Natural Gas Deposits within the United States Boundaries

Figure 2. Natural gas deposits exist throughout the United States. Shaded areas show where natural gas deposits exist while dark red circles describe how many Trillions of Cubic Feet of Gas (TCFG) there is estimated to be within each deposit.
1 Cubic Foot = 28 Liters
Courtesy of U.S. Geological Survey, 2012. Public Domain.

In 2013, researchers from the University of Missouri found that 11 of the several hundred chemicals being used in fracking fluid are known endocrine disruptors. These chemical compounds can severely damage a human’s hormonal system and are also associated with causing cancer.3 The United Nations Environmental Programme Global Environmental Alert Service (UNEP GEAS) published findings that over 75% of the 353 chemicals used in fracking fluid can negatively impact an individual’s sensory organs, respiratory system, gastrointestinal system, nervous system, immune system, and endocrine system.4 Some of the reported chemicals were even shown to be mutagenic and carcinogenic.4 There have been multiple agency reports, legal citations, and peer reviewed articles that claimed to find more gas in water wells located near areas where fracking was conducted.5 In Pennsylvania, hundreds of lawsuits have been filed against fracking companies for contaminating peoples’ water supply. In August of 2012, a major natural gas company reached settlements with 32 of 36 families suing for damages in Dimock, Pennsylvania, however numerous cases remain pending.6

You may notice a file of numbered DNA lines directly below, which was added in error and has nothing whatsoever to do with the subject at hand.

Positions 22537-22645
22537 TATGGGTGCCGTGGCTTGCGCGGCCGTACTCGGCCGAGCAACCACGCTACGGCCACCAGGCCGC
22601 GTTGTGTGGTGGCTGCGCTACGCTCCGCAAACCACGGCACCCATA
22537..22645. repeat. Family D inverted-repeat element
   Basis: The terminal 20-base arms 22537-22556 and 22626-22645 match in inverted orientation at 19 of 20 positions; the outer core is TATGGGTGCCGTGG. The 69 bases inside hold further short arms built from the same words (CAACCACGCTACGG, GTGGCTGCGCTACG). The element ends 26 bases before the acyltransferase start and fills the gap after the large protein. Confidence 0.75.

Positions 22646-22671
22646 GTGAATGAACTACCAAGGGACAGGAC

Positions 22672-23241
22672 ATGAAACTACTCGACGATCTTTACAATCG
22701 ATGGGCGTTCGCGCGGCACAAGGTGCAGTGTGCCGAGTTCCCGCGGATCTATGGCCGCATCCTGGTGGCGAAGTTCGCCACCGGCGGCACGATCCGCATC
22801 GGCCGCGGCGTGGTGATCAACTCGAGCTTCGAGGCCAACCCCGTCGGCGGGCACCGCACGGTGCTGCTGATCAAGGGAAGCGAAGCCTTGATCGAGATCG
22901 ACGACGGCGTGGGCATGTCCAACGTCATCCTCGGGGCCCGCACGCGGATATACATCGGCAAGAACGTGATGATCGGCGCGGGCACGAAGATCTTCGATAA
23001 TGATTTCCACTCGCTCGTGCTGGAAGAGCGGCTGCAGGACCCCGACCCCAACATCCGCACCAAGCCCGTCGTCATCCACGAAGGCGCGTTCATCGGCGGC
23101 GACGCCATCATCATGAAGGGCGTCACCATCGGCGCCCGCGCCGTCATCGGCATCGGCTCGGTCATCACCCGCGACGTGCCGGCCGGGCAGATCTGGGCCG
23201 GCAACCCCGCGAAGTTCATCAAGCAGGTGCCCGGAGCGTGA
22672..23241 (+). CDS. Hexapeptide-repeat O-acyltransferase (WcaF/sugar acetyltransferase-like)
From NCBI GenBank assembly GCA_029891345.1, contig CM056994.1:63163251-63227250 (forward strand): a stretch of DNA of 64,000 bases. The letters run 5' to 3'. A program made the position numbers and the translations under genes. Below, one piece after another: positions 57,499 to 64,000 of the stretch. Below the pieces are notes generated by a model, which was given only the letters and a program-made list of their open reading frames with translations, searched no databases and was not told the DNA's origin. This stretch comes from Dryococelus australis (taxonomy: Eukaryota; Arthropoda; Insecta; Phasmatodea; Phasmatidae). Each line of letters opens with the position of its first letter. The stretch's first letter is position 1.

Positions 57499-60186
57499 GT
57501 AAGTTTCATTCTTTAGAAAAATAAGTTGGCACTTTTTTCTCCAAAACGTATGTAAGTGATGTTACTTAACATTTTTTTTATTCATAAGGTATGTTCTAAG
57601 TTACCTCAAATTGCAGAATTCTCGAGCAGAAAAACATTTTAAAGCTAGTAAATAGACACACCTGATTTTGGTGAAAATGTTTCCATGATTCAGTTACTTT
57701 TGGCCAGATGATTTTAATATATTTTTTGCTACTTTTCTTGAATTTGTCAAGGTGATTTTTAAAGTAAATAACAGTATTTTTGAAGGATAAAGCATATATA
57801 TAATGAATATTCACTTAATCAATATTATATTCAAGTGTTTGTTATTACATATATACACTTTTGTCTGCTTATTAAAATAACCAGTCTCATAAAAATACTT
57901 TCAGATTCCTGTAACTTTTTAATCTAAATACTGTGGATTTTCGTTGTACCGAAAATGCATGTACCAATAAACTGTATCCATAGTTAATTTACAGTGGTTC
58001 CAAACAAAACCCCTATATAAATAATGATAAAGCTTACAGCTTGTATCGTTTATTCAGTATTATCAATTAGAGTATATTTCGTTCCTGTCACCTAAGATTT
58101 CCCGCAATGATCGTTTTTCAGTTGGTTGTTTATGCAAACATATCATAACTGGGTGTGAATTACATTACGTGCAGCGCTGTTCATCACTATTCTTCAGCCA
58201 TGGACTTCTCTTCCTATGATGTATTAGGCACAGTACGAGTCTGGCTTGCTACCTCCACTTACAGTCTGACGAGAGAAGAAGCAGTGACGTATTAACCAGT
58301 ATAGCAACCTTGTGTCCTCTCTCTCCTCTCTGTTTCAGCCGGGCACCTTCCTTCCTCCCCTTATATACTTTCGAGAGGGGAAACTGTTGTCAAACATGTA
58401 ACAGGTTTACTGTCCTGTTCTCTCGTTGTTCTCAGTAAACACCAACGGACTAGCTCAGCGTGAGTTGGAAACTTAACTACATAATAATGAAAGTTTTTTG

5 Steps in Fracking Process

Figure 3. After a fracking well is established, natural gas deposits are extracted through 5 main steps.